Great post, Jasmine!

  11. Emily

    September 27th, 2012 at 4:20 pm

    Jasmine, this is not a Debbie Downer email at all. You were being honest (& 100% helpful and creative in solving the problem) and ASAP was looking for exactly that. If nothing else this should inspire ASAP and other photographers alike (me included) to take another look at their business and revitalize their business priorities. Being a photographer is not just about taking photographs and editing anymore, its about Client Care! No matter how you look at it, this is a service industry, and even if you take the most beautiful photos those are nothing without making your clients feel important and special. And this is even more true when working with Brides, you are sharing in their most important day of their life, they have most likely dreamed of this day for a very long time. Wedding photographers need to realize this and work to help make that day memorable through their photos and their interactions with their clients and not just on the wedding day but throughout the whole process. Your business doesn’t end when you leave the wedding.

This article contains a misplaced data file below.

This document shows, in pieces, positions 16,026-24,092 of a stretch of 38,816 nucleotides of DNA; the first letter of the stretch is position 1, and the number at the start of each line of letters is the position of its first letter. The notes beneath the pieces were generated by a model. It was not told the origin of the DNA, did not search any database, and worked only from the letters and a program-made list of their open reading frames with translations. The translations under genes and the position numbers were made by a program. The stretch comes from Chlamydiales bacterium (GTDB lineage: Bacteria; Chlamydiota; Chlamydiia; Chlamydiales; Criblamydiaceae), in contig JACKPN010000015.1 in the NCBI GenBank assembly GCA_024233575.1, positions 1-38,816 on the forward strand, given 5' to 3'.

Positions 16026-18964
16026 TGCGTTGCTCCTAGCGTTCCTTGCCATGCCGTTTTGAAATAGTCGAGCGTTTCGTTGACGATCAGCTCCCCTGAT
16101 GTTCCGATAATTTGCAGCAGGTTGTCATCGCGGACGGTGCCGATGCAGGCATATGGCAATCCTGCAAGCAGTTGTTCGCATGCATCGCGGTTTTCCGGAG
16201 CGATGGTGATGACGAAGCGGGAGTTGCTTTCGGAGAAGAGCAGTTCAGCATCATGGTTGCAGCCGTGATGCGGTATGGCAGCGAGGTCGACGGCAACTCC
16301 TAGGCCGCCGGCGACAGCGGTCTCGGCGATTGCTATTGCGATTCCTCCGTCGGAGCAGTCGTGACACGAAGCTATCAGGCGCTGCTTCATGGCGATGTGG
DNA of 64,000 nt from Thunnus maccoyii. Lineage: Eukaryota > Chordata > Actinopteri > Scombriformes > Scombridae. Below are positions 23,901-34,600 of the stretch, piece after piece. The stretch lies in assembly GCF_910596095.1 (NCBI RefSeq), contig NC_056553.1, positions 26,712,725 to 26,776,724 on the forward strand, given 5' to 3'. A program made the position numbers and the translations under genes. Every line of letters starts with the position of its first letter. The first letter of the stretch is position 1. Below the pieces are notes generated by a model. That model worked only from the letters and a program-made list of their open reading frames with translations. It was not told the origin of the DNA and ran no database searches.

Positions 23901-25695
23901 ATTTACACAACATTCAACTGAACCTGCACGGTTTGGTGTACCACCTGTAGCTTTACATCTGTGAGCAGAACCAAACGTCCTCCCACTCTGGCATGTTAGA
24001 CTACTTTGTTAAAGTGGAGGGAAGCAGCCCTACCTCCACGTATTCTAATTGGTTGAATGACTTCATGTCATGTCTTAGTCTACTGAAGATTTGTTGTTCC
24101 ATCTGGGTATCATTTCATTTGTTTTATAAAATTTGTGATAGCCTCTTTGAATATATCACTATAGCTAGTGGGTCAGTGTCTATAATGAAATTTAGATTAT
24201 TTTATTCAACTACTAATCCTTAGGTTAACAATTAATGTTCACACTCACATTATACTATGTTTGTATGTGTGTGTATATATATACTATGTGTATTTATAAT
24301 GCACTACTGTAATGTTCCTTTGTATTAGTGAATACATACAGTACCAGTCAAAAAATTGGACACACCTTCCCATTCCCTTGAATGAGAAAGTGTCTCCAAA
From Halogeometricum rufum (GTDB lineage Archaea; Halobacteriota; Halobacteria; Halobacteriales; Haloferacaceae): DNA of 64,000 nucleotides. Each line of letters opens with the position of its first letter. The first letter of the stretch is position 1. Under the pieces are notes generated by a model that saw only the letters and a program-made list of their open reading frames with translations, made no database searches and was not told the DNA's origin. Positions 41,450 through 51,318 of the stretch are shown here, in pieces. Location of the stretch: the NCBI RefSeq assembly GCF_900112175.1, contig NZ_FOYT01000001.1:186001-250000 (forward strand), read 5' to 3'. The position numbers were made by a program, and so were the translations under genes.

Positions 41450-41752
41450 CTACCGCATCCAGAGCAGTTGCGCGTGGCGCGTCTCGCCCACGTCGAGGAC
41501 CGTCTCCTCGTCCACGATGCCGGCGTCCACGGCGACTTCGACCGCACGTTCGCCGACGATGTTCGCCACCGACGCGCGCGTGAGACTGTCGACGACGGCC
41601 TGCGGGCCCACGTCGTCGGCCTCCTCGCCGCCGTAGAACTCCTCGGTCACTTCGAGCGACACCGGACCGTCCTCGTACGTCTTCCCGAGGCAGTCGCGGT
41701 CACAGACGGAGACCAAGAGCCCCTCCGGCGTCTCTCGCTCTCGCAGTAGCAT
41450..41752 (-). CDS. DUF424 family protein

I love this industry and building a community on platforms like yours is only going to help evolve the industry for the better!

    Much thanks!


  12. Chris

    September 27th, 2012 at 4:21 pm

    Great advice in the entire article, especially number 4. That’s the most time consuming aspect of post production and where you can really wow your clients with turnaround.